Saturday, Mar 25, 2017 | Last Update : 01:16 PM IST
Giving other liquids and fluids and foods to babies less than six months is full of risks.
The recent call by the UN to view breastfeeding as a human rights issue and should be protected and promoted for the benefit of babies and mothers has come as a welcome step as few nations have necessary stringent, comprehensive and enforceable legal measures to curb the menace of infant formula that is flourishing across the world and India, in particular.
There have been numerous instances of newborn babies being fed infant formula substitutes as their first meals, often without the mother’s knowledge. Despite delivering healthy babies, new mothers do not get to hold them or feed them immediately after birth. Most parents go for formula milk simply because the doctors have recommended them to do so. Once dependent on formula milk, mothers face extreme difficulty in getting back to breastfeeding in the long run.
In India, 14 million babies out of 26 million are exposed to health risks due to introduction of either powder milk or animal milk based formula within hours of their birth. According to World Health Organisation, “Powder Infant formula is not sterile.” Yet we remain silent. But why?
Giving other liquids and fluids and foods to babies less than six months is full of risks. According to the WHO, infant formula does not contain the antibodies found in breastmilk. The long-term benefits of breastfeeding cannot be replicated with infant formula. When infant formula is not properly prepared, there are risks arising from the use of unsafe water and unsterilised equipment or the potential presence of bacteria in powdered formula. Malnutrition can result from over-diluting formula to “stretch” supplies. While frequent feeding maintains breastmilk supply, if formula is used but becomes unavailable, a return to breastfeeding may not be an option due to diminished breastmilk production.
In India, about 12 million infants get breastfeeding within an hour but 14 million infants don’t, as recommended by the WHO and Government of India’s health guidelines. Keepers of the law that protects their rights in India are seemingly not aware. This is a huge challenge. But once we meet that, the story could be reversed and risks reduced.
As per Euromonitor report, about 27 million containers of infant formula are sold every year in India meant for babies between zero to six months. This number is staggering. Almost equal to the number of babies born and plays a disrupting role in breastfeeding practices at a very nascent stage. This is no surprise that India’s rate of breastfeeding within one hour is 44 per cent even though 80 per cent women do deliver in health facilities.
There are reports that infant formula is introduced to babies without the consent of mothers. That is even more surprising given the risks. Introduction of formula milk to newborns is a serious problem that leads to drop out of breastfeeding. This not only deprives the newborns of highly nutritious and antibody laden colostrum or the mother’s “first milk” but contributes to lactation failure.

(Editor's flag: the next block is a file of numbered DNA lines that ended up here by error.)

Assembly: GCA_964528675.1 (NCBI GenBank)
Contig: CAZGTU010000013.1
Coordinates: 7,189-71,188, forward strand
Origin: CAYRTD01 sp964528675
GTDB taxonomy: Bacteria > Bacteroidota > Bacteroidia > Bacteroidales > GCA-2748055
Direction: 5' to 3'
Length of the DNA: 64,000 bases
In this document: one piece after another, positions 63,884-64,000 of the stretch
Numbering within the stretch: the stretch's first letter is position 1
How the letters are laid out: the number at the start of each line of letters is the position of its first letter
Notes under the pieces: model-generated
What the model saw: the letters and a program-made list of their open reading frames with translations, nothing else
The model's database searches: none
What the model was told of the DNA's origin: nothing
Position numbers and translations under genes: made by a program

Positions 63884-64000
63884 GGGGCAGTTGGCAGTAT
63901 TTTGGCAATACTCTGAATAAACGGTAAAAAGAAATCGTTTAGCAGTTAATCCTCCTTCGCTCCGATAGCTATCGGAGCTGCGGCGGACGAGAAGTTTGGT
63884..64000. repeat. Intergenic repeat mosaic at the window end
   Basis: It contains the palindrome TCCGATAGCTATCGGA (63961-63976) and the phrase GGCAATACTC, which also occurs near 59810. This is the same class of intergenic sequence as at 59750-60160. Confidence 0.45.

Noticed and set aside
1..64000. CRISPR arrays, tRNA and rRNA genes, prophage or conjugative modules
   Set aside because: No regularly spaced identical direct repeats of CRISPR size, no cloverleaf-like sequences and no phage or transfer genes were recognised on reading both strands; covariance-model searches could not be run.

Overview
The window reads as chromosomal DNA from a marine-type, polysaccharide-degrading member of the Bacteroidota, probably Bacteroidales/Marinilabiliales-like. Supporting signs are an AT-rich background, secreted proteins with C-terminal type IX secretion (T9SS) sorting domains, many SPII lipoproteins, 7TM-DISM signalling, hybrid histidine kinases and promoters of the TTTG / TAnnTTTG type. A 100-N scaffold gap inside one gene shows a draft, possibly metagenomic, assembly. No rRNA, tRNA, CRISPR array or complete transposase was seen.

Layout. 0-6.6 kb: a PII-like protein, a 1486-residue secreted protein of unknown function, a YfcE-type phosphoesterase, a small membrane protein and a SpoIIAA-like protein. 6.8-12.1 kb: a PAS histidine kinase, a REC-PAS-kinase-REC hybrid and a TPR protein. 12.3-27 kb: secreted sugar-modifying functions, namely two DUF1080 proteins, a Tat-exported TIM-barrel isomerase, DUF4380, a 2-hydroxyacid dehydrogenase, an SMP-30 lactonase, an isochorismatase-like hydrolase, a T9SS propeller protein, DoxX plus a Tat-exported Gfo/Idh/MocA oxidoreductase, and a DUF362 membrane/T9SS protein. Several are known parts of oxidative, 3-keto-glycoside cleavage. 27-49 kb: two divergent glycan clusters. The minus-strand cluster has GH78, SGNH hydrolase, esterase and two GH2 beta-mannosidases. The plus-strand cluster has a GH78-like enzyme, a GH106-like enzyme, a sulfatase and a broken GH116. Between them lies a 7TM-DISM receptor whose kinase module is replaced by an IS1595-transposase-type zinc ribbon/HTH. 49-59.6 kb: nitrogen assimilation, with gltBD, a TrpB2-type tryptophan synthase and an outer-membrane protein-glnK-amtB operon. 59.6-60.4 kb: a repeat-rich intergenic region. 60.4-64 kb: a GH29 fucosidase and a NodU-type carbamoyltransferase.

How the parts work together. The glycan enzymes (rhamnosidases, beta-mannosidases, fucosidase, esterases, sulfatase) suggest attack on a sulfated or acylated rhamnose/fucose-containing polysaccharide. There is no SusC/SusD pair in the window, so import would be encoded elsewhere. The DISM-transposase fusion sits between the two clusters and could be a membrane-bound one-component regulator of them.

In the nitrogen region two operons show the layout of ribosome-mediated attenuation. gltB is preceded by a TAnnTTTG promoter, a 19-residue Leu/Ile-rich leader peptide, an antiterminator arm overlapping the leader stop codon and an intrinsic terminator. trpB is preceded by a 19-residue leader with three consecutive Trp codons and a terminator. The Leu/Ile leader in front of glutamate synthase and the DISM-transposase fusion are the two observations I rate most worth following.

The Union health minister, J.P. Nadda, rightly put this point across most succinctly when he said during the launch of the national programme to promote breastfeeding last August, “What was natural has been made unnatural by market forces.”
Infant Milk Substitutes Feeding Bottles, and Infant Foods (Regulation of Production, Supply and Distribution) Act 1992, (IMS Act) and Amendment Act 2003 should be effectively enforced in its letter and spirit. This strong law restricted the growth of milk formula in India. From 2008 to 2012, sales grew from 24,428 to 27,783 tonnes. During the same period, in China, where the law is not that stringent, sales went up from 2,94,800 to 5,60,000 tonnes. This means in China sales are twenty times higher.
Can we minimise this problem? Yes, we can. It requires some investment. Women need accurate information about breastfeeding and risks of formula feeding before being introduced. Taking consent before introducing something harmful to the baby should be mandatory which is not the practice these days. It is just been given and accepted as “doctors” or “health” advice and must be good.
There have been few success stories in hospitals where skilled counsellors have assisted and supported women at the time of birth and later during breastfeeding.
However, this trend is yet to catch up. Hospitals need to realise that having such counsellors could be a good business model for private hospitals and at the same time help improve their image too. The Government of India had earlier embarked on Baby Friendly Hospital Initiative where “10 Steps to successful breastfeeding” applied and feeding bottles and infant formula were out. It’s time that such programmes are relaunched.
Dr Arun Gupta is national coordinator of the Breastfeeding Promotion Network of India